How Exercise Affects Diabetes
Regular Physical Activity
Exercise helps control blood sugar levels, increases energy levels, improves heart health, and promotes emotional well-being. Barring other medical complications, the majority of people with type 1 and type 2 diabetes can participate in, and benefit from, at least 30 to 60 minutes of physical activity most days of the week. Always consult your healthcare team before starting a new exercise program.
Type 1 Diabetes
Exercise has many positive health benefits, including short-term blood glucose control, and is recommended for most people with type 1 diabetes.
Because exercise typically has a blood glucose lowering effect, people with type 1 diabetes need to pay particular attention to their blood glucose levels before, during, and after exercise. They should also take certain measures to prevent blood sugar emergencies.
It's important to note that although exercise generally has a blood glucose lowering effect, for some people with type 1 diabetes an intensive workout can actually cause hyperglycemia, or high blood sugars, particularly if blood glucose levels were high prior to the workout. Monitoring blood glucose levels before and after working out and logging your glycemic response to different physical activities are important tools for safe exercise with type 1 diabetes.
Type 2 Diabetes
Leading a sedentary (or inactive) lifestyle is one of the major risk factors for developing type 2 diabetes, and the high incidence of obesity and overweight among people with type 2 is also highly correlated with inactivity. Starting a workout program can lower body mass and consequently decrease the insulin resistance of type 2 diabetes; studies have shown that people with type 2 diabetes who exercise regularly have better A1c profiles than those who don't. Along with medical nutrition therapy, exercise is one of the first lines of defense in type 2 diabetes control.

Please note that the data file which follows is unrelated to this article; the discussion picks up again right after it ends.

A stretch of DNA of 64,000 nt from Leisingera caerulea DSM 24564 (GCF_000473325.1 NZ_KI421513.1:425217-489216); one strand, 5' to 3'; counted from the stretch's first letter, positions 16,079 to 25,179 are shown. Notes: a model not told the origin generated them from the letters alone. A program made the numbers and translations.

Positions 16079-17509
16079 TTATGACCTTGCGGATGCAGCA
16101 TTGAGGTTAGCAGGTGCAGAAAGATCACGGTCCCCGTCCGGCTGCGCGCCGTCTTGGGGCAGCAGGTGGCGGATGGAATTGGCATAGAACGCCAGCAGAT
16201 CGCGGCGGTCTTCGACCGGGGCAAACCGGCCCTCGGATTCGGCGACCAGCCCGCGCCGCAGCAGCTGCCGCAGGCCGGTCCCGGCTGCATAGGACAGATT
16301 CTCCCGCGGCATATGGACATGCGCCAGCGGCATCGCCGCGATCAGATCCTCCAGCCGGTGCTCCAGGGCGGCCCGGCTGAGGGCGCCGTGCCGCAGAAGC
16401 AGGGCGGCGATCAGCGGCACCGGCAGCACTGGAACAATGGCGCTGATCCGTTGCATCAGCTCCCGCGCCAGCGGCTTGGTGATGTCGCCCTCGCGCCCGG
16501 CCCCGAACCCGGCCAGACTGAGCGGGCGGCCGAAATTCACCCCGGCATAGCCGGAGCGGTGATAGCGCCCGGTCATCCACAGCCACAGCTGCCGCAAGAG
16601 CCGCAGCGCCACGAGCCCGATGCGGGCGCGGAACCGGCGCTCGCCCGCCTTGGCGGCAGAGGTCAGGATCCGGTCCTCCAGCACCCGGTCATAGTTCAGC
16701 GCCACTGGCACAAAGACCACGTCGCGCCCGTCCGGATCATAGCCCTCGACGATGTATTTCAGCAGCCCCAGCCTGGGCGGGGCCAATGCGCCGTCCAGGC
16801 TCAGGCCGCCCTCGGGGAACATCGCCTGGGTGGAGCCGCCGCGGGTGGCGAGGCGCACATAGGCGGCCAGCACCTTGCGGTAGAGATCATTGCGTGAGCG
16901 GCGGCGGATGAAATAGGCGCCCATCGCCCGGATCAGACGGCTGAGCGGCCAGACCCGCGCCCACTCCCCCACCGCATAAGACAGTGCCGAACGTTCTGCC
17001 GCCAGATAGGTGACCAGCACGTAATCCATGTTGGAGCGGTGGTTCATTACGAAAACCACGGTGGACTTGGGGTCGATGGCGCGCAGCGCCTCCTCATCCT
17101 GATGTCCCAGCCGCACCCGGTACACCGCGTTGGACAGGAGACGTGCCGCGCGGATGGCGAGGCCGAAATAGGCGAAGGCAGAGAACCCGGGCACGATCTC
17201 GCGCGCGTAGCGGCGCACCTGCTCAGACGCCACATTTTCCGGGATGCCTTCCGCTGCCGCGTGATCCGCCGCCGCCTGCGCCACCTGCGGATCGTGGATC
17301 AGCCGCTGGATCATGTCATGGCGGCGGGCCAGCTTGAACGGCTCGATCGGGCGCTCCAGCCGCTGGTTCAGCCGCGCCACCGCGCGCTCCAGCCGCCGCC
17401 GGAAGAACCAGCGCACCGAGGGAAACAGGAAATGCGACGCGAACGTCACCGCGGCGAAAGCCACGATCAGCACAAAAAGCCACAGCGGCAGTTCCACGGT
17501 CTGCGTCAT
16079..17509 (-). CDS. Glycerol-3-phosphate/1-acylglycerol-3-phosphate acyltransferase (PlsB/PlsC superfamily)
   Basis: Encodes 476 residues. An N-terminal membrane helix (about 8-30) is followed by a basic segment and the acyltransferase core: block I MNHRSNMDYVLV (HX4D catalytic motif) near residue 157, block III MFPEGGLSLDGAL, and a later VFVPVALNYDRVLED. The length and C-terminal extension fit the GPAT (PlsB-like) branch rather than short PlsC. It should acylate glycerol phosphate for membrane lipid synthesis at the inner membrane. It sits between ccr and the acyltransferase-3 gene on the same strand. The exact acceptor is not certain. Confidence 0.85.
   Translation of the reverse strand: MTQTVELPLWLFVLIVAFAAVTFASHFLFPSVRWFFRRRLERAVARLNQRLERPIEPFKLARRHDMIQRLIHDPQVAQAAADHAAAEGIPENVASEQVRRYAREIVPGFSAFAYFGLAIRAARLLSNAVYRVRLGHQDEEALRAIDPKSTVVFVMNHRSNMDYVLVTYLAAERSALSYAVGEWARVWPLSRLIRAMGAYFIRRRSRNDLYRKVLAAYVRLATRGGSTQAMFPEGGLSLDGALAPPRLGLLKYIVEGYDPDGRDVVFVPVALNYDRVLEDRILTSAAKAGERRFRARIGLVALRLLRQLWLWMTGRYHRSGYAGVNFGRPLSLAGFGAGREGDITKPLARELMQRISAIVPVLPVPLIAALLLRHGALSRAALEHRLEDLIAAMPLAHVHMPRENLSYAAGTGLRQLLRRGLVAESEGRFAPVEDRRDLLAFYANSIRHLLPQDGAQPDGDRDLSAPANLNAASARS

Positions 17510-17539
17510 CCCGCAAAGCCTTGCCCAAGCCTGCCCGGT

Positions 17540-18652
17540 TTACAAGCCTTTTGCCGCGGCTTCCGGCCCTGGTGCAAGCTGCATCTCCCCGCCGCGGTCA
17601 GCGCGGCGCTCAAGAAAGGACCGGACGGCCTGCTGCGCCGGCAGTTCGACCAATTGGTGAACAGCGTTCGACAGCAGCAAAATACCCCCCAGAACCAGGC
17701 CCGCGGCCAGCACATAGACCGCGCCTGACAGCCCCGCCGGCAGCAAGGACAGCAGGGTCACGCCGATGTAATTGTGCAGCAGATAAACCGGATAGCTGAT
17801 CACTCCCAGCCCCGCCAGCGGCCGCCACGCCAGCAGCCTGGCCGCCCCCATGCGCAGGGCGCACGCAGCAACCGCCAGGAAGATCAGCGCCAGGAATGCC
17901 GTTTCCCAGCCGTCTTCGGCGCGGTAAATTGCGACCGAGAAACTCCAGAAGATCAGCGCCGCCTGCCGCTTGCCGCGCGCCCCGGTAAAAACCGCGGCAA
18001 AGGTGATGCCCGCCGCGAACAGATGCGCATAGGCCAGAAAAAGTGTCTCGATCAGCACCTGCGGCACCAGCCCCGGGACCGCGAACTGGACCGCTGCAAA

In addition, exercise is a key tool in preventing one of the leading complications of type 2 diabetes—cardiovascular disease. Studies have shown that regular activity lowers triglyceride levels and blood pressure.1
1 American Diabetes Association. "Physical Activity/Exercise and Diabetes: Clinical Practice Guidelines." Diabetes Care. 27: 58S-62S.
Reviewed by Francine Kaufman, MD. 4/08
Peanut Butter Banana Cheesecake Almond Snack Mix Fruit Yogurt Pops Roasted Pork Chops and Vegetables Brown Sugar Banana Bread Chili-Spiced Nuts Rice Stick Noodles and Vegetables Potato Garlic Soup Vinegar Biscuits Vegetable Pita
Tsimmes is a simple, tangy-sweet stew made of beef, carrots, potatoes, honey, and prunes. Like most stews, it's carb-heavy, tasty, and filling. Making a tsimmes is a colloquial Yinglish (Yiddlish?) expression meaning "making a big deal out of nothing". While the similar expression "making a moutain out of a molehill" suggests exaggerating a difficulty, "making a tsimmes" has no "negative" baggage associated with it, just...